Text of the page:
But it was a daily way station. A respite to find a friend and get
away from the daily grind and enter a different world of idle
chatter or discuss alleged earth-changing events between friends.
The customer area, if you can call it that, was about the size of a
restroom, but that didn't stop a half-dozen or more coffee drinkers
from packing into the small area every morning.
There were shifts by many of us. Some came earlier, some later
and some still later in the day. Once in a while things would get
out of hand numbers-wise and when someone opened the door to come
in, someone else volunteered to leave. The alternative was to get
crushed in a room filled beyond capacity.
The bathroom wasn't much and often the toilet didn't work very
well. The roof leaked badly and buckets around the shop area welled
up quickly during a good rain. But still we all came sometime during
the day, if not twice.
I guess the station was an old-time barbershop with all the bull
and bragging and complaining that one would find in a domain
inhabited by old, cranky men.
Dick had his own nook behind the eternally paper-strewn little
countertop. He refereed the fights and the debates and always had
his own spin when humor was being thrown around the room. Probably
per square foot there is no building in the world that has fielded
as many bad jokes as that little station has over the years.
Dick loved to be first with news, good or bad, and sometimes he
would call and tell me to stop by for a "scoop." Never over the
phone: The information had to be told in person.
Sometimes it was a great story. Other times it was something
about his research that proved his opinion on an issue was correct
and another county board official's was not.
I never saw anyone take a job as seriously as Dick did about
being the county board chairman. He loved that job as much as he did
Every time I drive by that little station, I remember the time he
fixed my old van by putting a manual circuit breaker on the battery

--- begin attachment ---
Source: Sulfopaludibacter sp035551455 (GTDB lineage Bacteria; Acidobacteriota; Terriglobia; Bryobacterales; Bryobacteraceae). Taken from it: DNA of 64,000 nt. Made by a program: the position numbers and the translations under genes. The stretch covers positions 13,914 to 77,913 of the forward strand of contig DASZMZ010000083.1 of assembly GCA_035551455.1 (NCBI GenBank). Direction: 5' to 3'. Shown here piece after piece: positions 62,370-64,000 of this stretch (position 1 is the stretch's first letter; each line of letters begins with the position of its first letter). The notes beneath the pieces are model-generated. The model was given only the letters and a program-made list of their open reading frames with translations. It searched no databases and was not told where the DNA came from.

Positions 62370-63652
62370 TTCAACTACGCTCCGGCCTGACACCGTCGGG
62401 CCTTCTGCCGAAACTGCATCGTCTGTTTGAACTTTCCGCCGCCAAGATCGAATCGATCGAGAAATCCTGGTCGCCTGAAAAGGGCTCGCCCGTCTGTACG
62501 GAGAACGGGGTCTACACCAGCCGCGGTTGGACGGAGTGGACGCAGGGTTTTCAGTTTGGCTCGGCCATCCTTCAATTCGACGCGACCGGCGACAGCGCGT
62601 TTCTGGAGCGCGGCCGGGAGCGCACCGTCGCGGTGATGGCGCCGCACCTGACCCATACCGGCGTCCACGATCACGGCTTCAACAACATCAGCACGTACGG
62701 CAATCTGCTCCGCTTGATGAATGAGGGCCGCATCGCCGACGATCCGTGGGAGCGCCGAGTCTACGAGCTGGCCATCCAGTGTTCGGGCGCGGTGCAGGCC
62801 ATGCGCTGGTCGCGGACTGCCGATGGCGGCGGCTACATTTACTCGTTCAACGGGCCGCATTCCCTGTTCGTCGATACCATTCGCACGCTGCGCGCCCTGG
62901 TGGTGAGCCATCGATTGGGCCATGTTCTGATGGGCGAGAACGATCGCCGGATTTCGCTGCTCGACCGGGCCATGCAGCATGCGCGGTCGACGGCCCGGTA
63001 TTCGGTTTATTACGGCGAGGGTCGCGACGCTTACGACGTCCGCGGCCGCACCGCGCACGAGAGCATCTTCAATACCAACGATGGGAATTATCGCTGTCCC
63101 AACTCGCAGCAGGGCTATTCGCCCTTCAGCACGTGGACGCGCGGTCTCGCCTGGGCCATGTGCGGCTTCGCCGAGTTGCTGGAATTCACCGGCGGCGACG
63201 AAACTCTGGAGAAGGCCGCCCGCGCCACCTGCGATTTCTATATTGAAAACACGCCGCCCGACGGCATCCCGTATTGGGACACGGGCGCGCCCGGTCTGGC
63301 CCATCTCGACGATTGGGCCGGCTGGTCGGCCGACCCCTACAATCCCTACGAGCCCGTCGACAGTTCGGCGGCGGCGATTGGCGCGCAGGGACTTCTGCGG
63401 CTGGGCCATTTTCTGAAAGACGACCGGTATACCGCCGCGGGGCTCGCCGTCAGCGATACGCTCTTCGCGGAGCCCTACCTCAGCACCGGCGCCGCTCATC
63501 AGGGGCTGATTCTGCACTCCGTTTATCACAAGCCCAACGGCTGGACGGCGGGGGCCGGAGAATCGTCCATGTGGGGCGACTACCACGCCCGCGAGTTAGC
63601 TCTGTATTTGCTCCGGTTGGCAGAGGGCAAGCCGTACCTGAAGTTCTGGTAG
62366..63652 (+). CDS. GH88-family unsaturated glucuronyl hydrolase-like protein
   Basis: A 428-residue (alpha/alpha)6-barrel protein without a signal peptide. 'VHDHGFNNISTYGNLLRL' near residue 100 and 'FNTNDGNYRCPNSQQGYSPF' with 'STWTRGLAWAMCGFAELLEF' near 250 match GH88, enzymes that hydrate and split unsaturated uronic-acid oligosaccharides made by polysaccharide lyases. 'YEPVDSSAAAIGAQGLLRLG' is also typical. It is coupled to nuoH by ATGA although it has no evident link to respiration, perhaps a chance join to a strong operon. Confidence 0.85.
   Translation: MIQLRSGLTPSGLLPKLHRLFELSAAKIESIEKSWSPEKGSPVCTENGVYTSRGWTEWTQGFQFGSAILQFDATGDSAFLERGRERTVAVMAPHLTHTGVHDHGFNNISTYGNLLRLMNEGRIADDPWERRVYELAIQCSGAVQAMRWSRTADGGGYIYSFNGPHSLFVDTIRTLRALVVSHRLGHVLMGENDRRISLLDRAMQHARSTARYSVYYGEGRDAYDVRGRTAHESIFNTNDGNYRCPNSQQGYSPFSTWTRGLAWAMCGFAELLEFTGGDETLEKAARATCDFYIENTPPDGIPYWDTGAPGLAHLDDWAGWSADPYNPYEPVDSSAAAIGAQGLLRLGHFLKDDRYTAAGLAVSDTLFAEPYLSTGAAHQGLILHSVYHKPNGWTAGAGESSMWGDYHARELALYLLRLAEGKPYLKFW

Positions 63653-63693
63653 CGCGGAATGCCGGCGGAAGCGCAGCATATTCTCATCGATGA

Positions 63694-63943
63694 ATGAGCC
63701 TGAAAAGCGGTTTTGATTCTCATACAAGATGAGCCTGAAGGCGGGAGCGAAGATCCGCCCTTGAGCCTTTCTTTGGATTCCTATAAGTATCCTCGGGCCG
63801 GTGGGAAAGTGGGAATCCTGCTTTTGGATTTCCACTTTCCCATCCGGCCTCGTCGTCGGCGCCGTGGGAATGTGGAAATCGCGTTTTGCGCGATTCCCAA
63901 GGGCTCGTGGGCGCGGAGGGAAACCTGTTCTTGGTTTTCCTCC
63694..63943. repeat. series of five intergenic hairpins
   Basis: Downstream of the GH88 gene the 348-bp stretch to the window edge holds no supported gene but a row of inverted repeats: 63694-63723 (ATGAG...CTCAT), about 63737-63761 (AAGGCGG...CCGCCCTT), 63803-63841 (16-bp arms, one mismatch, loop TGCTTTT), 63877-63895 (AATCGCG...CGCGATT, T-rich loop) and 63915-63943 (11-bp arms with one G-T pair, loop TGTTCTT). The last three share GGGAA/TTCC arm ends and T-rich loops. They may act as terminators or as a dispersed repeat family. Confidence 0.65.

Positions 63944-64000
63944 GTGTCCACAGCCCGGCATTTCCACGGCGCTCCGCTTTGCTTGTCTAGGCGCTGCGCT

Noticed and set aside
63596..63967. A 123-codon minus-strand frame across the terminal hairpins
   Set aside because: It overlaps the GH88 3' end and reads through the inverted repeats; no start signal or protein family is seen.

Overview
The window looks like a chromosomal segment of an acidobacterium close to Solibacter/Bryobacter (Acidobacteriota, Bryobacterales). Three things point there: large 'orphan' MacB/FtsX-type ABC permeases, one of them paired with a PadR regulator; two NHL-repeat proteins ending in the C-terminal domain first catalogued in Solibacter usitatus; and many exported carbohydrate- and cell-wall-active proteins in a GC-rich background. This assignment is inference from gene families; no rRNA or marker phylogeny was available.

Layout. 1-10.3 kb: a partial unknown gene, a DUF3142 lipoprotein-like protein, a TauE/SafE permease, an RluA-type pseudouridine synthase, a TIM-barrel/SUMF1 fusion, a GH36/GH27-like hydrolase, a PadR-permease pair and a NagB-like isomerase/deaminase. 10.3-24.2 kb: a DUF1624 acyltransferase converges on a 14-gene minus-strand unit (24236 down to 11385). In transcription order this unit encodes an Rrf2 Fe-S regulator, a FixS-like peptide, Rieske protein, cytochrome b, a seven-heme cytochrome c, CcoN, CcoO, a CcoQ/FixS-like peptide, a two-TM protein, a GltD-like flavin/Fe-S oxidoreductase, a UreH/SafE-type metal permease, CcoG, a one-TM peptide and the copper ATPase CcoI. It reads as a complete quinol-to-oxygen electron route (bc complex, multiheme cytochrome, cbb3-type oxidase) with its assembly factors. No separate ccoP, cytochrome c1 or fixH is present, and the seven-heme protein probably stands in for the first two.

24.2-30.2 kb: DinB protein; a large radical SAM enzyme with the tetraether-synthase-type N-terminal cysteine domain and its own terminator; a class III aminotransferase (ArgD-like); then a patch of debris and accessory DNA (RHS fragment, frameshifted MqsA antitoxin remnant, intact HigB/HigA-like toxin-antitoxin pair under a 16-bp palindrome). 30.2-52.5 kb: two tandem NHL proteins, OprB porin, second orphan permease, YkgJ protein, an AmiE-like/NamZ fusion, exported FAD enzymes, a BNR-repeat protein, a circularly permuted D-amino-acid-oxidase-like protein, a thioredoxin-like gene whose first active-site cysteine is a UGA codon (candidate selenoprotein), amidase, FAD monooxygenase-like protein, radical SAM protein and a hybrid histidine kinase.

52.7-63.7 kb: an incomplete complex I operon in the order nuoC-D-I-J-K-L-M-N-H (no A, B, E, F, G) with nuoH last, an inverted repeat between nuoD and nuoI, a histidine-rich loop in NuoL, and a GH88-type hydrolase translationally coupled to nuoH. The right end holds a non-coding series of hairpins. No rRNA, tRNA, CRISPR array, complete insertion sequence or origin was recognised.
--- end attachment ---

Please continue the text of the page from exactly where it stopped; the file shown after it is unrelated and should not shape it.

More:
post to prevent a drawdown overnight. He chastised me for having
such a clunker, and I remarked a person can't find a vehicle worth a
darn for $150 anymore.
We both laughed. It was one of our last laughs together in that
little station, although neither of us knew it at the time. I wish I
did. I wish I could have said some things to my friend that day that
I knew he would understand and absorb. I wish I could have told him
what a good friend he had been to me.
I remember once during one of our more heated arguments that I
decided not to go visit Dick for a while. I made it three days and
couldn't stand it anymore. Dick decided the argument wasn't worth a
friendship and asked where I had been.
I told him I got really busy. He replied that he missed telling
me I was such a dumbbell (words changed for audience). I recall he
then shocked me by almost apologizing for our disagreeing so
vehemently. "You're a good friend," he said. I replied in kind that
he was a good friend to me as well.
[to top of second column]
I had mixed emotions about seeing my friend at his benefit. For
certain I wanted to see him. Just as assuredly I feared he would not
remember me, and although he acted like he did after I mentioned my
name, I'm sure he didn't. I have lost a dear friend, and my only
consolation is that not everyone has and I am so glad for them.
There were many people there at the benefit who have known and
been friends with Dick far longer than I. Some of those friends Dick
knew. Others, it looked like he knew them but couldn't place a name.
With others, it was hard to tell if Dick knew who they were even after
they gave their name. That is how it was with me.
Dick looked thinner for certain, and it seems he has aged a great
deal in just the past half-year. But he looked well and happy, and
many jokingly remarked how clean he looked.
Dick was a tradesman. And even when in a suit and tie, a
workingman carries the toil of his trade on his hands and under his
fingernails. It was obvious to everyone that Dick is being taken
care of lovingly and well.
He smiled a great deal when the Knights' New Year's Eve troupe
performed. Dick loved being a part of that, and imitating Elton John
was his favorite skit. Some said when the Elton John skit came on
they could see Dick singing the words.
I'm glad. That group was a joy in his life and I pray he carries
those memories today.
I'm not sure anyone can say how much of the night Dick took in
and how much he didn't. That is probably only known to him and God.
But it appeared he was enjoying the day and it was good to see his
family also enjoying the moment.
Dick's daughters seemed to have a good night. After all, they
were born and raised here, and they spent a great deal of the
evening being hugged and giving hugs to old acquaintances.
They have it tough right now taking care of their father,
especially when they have their own immediate families to care for.
Sometimes we forget that the caregivers have a tough time as well
as the infirmed.
Hopefully the night gave them a respite from their worries for
Dick and gave them the feeling that they are not alone.
Because they are not; they never will be.
Dick's daughter Diana emailed me to let me know Dick did know who I
was. I have never been more delighted in being incorrect.
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